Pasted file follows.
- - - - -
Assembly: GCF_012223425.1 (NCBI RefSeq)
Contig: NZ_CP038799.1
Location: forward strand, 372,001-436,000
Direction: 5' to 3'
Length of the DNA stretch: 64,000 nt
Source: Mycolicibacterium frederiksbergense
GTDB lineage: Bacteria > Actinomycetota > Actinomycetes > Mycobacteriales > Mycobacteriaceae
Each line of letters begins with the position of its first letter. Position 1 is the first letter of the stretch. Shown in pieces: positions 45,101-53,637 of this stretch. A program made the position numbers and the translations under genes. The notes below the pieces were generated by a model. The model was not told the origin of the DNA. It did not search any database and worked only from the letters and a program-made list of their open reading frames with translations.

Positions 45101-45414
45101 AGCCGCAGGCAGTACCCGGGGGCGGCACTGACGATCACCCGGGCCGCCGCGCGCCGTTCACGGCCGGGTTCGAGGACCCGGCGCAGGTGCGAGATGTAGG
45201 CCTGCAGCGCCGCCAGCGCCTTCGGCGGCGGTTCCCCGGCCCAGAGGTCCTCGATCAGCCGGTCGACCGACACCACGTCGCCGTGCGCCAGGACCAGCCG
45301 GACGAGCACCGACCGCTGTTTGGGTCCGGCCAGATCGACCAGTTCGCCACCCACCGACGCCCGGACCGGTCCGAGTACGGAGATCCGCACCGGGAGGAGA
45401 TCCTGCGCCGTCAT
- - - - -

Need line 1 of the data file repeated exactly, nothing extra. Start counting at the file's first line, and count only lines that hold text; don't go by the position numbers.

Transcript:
Assembly: GCF_012223425.1 (NCBI RefSeq)